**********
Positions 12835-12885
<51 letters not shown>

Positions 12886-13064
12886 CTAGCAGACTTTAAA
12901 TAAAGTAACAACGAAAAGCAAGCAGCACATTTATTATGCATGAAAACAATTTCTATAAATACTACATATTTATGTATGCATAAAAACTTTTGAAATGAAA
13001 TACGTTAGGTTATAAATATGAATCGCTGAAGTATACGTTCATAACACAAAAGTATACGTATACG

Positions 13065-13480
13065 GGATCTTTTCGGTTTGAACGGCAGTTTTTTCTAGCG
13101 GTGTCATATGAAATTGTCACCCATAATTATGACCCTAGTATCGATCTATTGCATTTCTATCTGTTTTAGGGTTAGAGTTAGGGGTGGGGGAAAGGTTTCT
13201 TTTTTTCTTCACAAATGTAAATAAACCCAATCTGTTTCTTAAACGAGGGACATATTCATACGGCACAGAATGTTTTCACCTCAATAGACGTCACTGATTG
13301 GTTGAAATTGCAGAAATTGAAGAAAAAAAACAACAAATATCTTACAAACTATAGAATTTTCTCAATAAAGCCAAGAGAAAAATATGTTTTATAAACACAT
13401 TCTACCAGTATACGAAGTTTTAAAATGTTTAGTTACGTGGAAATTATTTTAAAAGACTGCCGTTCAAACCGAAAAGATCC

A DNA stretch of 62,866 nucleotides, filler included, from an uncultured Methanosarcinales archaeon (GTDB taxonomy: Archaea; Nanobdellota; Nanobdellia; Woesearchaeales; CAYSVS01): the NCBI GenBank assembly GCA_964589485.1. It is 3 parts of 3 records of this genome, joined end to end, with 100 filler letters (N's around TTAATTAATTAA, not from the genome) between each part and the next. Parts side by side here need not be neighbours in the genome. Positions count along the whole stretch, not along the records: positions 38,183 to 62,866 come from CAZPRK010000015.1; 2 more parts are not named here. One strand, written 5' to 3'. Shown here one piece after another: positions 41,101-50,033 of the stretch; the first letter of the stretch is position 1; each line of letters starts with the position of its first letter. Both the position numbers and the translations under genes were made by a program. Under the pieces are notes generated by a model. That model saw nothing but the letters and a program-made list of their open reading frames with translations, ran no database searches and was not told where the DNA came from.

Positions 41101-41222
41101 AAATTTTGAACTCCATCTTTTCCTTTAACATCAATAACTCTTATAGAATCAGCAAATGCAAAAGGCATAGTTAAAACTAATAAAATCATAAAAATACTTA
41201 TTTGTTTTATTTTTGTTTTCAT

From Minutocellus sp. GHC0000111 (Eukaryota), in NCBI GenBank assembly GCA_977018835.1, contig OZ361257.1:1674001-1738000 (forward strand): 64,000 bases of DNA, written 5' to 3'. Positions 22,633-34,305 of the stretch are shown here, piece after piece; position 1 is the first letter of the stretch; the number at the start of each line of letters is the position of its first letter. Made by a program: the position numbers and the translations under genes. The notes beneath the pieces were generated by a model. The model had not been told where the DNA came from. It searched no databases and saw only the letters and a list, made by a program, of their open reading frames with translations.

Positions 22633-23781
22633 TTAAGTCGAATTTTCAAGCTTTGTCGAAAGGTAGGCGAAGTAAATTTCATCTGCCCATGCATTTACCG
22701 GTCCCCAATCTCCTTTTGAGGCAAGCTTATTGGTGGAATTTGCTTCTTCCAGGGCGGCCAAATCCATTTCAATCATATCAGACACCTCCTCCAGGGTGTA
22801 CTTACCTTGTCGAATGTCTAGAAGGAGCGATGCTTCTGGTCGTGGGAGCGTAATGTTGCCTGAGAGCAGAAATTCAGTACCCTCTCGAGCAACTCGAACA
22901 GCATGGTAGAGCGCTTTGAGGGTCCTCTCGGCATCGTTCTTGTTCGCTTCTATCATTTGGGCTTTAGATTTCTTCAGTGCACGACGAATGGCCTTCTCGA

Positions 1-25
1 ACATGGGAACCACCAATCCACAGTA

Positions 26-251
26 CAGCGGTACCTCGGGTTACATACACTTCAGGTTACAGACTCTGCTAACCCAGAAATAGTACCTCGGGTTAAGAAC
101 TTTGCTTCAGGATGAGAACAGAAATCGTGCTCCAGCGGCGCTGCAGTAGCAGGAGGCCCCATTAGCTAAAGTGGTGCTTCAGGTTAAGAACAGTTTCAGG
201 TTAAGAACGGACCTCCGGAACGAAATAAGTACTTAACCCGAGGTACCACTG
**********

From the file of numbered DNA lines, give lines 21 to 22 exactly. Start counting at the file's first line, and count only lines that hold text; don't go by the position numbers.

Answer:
22801 CTTACCTTGTCGAATGTCTAGAAGGAGCGATGCTTCTGGTCGTGGGAGCGTAATGTTGCCTGAGAGCAGAAATTCAGTACCCTCTCGAGCAACTCGAACA
22901 GCATGGTAGAGCGCTTTGAGGGTCCTCTCGGCATCGTTCTTGTTCGCTTCTATCATTTGGGCTTTAGATTTCTTCAGTGCACGACGAATGGCCTTCTCGA